8 U.S. Troops Killed In Iraq Bomb Attacks
Monday, May 7, 2007
BAGHDAD, May 6 -- Eight American soldiers were killed in roadside bomb attacks Sunday, one of the highest single-day death tolls this year. They were among 12 U.S. service members whose deaths were announced on a day when car bombs killed scores of Iraqis across the country, threatening to deepen sectarian tensions.
A senior U.S. commander said Sunday that the military was bracing for a rise in the casualty rate in the coming months, as an ongoing security offensive attempts to tame the devastating violence and stabilize Baghdad.
"All of us believe that in the next 90 days, you'll probably see an increase in American casualties because we are taking the fight to the enemy," Maj. Gen. Rick Lynch, commander of the Army's Task Force Marne, told reporters Sunday. "This is the only way we can win the fight."
Even as insurgents take aim at U.S. troops, they have stepped up their attacks on so-called soft targets, especially in Shiite areas of Baghdad, in an apparent attempt to stoke sectarian warfare. In the deadliest such attack Sunday, a car bomb explosion tore through one of the capital's biggest markets at midday, killing 42 people, police said. The blast, in the predominantly Shiite neighborhood of Bayaa, ravaged buildings, scorched vehicles and injured at least 67 people, police said.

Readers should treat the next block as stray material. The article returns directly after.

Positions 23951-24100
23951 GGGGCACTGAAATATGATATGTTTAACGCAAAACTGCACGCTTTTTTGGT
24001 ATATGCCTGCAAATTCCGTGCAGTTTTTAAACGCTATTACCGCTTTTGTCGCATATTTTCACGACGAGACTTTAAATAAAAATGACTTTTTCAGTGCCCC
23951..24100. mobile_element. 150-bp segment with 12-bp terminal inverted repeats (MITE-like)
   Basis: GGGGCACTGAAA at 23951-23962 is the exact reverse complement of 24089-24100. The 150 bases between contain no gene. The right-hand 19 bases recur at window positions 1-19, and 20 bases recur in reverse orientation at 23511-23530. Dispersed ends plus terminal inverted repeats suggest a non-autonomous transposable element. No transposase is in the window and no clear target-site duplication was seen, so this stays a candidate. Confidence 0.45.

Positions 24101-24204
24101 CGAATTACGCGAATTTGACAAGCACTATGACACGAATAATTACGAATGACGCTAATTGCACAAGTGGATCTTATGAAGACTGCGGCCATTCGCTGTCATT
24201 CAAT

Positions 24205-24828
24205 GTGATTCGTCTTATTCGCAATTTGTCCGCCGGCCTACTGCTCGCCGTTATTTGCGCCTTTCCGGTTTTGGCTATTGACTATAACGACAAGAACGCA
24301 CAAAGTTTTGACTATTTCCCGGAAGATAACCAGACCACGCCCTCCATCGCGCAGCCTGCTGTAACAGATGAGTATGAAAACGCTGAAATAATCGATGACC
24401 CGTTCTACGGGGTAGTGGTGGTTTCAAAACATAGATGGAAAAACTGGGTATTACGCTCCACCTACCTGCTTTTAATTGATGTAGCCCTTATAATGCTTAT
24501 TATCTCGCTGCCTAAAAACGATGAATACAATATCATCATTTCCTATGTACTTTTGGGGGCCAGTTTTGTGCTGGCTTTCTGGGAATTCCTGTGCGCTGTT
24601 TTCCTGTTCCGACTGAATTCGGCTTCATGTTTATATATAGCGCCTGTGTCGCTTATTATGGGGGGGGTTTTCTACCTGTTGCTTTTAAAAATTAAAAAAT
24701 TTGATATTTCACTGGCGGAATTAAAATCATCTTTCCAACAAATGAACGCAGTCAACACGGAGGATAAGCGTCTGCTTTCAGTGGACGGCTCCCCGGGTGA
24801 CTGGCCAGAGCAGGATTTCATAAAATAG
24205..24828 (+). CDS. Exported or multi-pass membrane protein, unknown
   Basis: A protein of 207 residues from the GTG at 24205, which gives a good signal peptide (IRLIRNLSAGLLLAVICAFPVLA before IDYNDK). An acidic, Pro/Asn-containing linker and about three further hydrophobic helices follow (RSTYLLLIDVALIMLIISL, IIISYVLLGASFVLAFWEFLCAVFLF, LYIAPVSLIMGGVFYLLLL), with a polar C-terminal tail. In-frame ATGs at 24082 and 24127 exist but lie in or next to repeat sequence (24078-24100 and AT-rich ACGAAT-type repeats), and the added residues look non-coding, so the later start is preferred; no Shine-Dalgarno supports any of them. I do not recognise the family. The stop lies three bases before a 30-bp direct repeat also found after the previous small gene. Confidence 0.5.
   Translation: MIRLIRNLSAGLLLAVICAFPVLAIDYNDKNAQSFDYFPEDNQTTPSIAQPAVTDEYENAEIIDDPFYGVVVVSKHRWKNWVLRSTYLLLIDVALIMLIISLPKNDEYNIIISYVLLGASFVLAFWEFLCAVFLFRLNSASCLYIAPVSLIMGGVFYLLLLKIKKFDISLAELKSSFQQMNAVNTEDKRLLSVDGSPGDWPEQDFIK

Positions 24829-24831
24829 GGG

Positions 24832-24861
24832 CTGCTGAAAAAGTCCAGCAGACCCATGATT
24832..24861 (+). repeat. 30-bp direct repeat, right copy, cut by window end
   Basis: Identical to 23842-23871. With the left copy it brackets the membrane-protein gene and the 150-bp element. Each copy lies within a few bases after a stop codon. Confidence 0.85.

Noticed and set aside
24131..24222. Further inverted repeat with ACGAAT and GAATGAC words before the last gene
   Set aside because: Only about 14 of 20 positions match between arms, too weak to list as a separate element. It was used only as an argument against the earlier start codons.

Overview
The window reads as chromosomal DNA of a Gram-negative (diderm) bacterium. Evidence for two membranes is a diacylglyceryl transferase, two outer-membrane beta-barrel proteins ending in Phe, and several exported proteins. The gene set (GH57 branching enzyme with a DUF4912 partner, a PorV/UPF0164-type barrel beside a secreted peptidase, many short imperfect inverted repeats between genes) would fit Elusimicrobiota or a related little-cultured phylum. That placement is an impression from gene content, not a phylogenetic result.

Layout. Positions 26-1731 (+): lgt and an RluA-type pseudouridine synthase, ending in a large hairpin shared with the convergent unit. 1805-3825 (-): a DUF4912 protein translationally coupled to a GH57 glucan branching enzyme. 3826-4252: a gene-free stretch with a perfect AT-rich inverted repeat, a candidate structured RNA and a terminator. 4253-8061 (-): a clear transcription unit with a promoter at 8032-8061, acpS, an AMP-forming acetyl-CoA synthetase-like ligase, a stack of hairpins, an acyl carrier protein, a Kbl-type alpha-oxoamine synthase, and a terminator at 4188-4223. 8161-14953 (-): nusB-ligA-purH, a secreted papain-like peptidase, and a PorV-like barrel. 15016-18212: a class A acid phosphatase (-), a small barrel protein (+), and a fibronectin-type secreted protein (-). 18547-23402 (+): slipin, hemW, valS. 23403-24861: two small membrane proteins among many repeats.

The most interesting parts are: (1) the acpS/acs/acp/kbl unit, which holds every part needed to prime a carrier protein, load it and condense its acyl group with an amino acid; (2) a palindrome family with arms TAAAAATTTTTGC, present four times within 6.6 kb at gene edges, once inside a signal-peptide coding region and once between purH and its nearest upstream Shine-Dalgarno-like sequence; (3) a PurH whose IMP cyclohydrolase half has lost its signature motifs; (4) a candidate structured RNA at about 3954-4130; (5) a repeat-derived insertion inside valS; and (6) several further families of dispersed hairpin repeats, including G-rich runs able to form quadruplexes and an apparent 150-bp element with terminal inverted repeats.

Under the new counterinsurgency plan, U.S. soldiers increasingly live in and patrol hostile parts of Baghdad and surrounding areas such as volatile Diyala province, where hundreds of fighters have fled to escape the offensive. The military's goal is to wrest control of neighborhoods and towns from insurgents and militias by winning the trust of and getting information from residents.
But the strategy has multiplied the risks to U.S. soldiers. Insurgents are proving resilient and are drawing on their deep knowledge of the land and sophisticated tactics to wage a guerrilla war with sniper and suicide attacks and the roadside bombings that kill more Americans in Iraq than any other form of violence.
Lynch said his forces were more frequently encountering powerful roadside bombs called "explosively formed penetrators," or EFPs, which U.S. officials say are of Iranian origin and can punch through the armor of Humvees. Other roadside bombs are buried so deep in the ground that they are difficult to find even with high-tech devices, he said.
While U.S. military officials view EFPs as a weapon of Shiite extremists, Lynch said they were also turning up in the hands of Sunni insurgents.
"The enemy dominates the terrain," he said. "He has the opportunities to set ambushes. He has the opportunity to set traps."
"You got a thinking enemy out there," Lynch added. "As soon we do something to prove our capability, he does something to defeat our capability. It is a continual cycle. That's why I will never rest with our up-armored Humvees or our technology."
Still, Lynch predicted that by August or September, U.S. forces would have "a decisive effect on enemy formations."
Lynch said he did not feel the same way about Iraq's political process. "I don't see there will be significant progress on the government side between now and fall," he said. "You can't just build a government overnight."